Things I Would Do With Immortality

I’ve previously discussed that I didn’t like reading fiction growing up, because I knew that if I thought about it too hard, it would break down. In real life, you can do experiments to answer your questions, instead of needing to rely on authority or source material, but in a story, this isn’t true. The real universe is modeled by quarks; stories are modeled by plots.

The fact that real life is based on universally consistent laws is a nearly endless source of intrigue, entertainment, and general fun, at least for me. Whenever I ask a question about reality, I know that it has an answer, somewhere. If I don’t know it, I can learn about it from someone who does, and if nobody knows it, I can find the answer myself. The existence of a consistent reality that I can do experiments on means that I am not limited in my ability to learn stuff by anything besides my willingness to do so.

The primary reason that I haven’t gone on a quest to rediscover every single insight ever made by the human race – which seems to approximate the Maximum Fun Plan – is because doing so would take orders of magnitude more years than I am presently expected to live, barring major advances in medical science. So, I’ve got to solve the pesky mortality problem first. But once I do… I certainly plan to spend a lot of time rediscovering things.

It might seem a bit odd, that I would want to spend decades and centuries rediscovering things that other people already know. A waste of effort, isn’t it? It would be more efficient to ask somebody who knows about the thing already.

More efficient it may be, indeed – which is why I don’t do it right now – but more fun it is not. I’m certain that Isaac Newton had way more fun inventing calculus than I had learning about it in school, and that isn’t just because our modern school system is a train-wreck. The joy of discovering something for myself is substantially greater than that of hearing the solution from somewhere else before I’ve even tried my hand at the problem. (I do prefer that the solution be printed somewhere, especially if the experiments to confirm my solution are difficult to create. It would be nice to hear somebody else’s solution to the AI-box problem, for example.)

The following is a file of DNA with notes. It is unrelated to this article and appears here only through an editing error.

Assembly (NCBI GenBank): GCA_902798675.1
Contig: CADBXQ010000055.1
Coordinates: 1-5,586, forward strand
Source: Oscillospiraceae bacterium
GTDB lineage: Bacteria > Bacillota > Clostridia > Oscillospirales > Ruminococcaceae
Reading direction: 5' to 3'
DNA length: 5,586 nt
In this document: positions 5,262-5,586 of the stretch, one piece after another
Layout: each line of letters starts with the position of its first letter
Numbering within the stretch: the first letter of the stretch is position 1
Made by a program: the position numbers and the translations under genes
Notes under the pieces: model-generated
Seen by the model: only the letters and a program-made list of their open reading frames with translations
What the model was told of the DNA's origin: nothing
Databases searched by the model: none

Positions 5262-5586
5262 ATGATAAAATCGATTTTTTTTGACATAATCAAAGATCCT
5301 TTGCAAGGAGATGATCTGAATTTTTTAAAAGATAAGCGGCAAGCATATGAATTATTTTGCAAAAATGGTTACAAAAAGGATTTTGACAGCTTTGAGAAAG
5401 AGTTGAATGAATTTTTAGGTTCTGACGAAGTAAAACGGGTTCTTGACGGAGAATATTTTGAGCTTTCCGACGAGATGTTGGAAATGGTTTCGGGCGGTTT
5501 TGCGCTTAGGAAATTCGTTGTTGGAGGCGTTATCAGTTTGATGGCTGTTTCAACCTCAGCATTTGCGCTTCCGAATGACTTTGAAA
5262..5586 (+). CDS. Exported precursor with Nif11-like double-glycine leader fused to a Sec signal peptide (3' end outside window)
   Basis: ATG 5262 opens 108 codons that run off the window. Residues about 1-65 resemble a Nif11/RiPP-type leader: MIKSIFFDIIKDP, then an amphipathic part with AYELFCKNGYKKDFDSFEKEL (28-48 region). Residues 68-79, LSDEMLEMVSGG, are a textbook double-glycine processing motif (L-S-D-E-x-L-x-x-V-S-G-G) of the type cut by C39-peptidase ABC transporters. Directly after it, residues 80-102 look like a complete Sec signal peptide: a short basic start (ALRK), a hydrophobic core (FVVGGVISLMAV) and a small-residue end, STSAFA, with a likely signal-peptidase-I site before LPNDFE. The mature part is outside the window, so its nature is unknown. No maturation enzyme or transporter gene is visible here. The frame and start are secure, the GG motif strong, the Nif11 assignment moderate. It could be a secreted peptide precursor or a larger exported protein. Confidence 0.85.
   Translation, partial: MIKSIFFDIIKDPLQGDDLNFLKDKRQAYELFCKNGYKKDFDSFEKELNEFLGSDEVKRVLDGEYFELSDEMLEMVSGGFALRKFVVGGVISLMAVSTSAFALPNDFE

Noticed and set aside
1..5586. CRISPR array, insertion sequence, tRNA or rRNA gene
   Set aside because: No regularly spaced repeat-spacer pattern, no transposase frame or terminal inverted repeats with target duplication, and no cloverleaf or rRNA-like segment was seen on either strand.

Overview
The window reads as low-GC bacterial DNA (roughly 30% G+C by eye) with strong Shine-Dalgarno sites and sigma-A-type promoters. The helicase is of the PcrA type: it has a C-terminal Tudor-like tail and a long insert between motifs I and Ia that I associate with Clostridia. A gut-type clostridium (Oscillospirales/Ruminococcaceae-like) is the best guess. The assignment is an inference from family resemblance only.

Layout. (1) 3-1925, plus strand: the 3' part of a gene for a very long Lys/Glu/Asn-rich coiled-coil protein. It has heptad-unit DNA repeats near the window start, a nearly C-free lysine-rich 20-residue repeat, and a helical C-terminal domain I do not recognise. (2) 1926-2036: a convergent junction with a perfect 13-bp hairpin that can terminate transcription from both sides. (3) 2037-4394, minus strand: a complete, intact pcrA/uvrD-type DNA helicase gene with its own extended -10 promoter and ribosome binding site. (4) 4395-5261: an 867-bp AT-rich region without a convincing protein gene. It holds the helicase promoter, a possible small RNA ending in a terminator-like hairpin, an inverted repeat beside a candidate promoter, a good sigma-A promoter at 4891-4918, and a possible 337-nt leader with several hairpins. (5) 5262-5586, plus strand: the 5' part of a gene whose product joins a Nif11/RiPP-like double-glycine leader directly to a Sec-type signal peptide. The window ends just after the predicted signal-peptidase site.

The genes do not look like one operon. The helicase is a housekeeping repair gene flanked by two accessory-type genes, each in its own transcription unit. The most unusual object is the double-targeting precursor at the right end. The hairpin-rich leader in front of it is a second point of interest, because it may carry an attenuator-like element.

Not only is the joy of the knowledge-acquisition inherently less, but the quality of the knowledge itself is also lower. When you discover something for yourself, you don’t have the problem of storing as “knowledge” what is actually just a referentless pointer (ie. a physicist tells you that “light is waves”, and you store the phrase “light is waves”, but you don’t have the background knowledge to really know what it means, and you couldn’t regenerate the “knowledge” if it were deleted from your brain). You also won’t have the potential pitfall of taking the solution for granted. People often don’t properly contextualize beliefs that they themselves didn’t generate: it feels to them like things which are now understood by Science, like rocks and stars and brains, have always been that way, instead of having been a mystery to the human species for the many millennia until they suddenly weren’t anymore.

There is a more abstract objection to the idea of reinventing old discoveries, coming from a less efficiency-focused mental place. The idea seems to be that, if somebody already knows, the problem is for some reason no longer interesting. It’s the position taken by everyone who is enraptured by the breaking new scientific controversies, but is not the slightest bit interested in the proved-correct equations of General Relativity.

But in my book, it doesn’t much matter what somebody knows, if I don’t. When I was young, I wanted to know how my body worked. Why did my hands move when I willed them to, but a glass of water wouldn’t slide across the table to me with a similar mental effort? Why did eating a whole bunch of candy make me feel ill, but eating a whole bunch of salad didn’t? I didn’t know, and I wanted to know; if you had told young-me that somebody knew, I would have replied “okay, can they tell me, please?”.

So far as I was, and am, concerned, if somebody else happens to know the answer to a question, that doesn’t cheapen the discovery for me. In fact, it wouldn’t make any sense for me to have a term in my utility function for being the first person in the universe to make a discovery, because for all I know, super-advanced aliens on the other side of the galaxy have already discovered everything I could possibly want to learn. If my choices are between never taking joy in a discovery, because somewhere else, someone else might already know the answer, and having fun, I’ll pick the fun.

It might be impossible for me to do anything about this until I (or somebody else) create a feasible solution to the imminent mortality problem, but once it happens, you can bet you’ll find me in a remote field, trying to find the optimal way to rub two sticks together.

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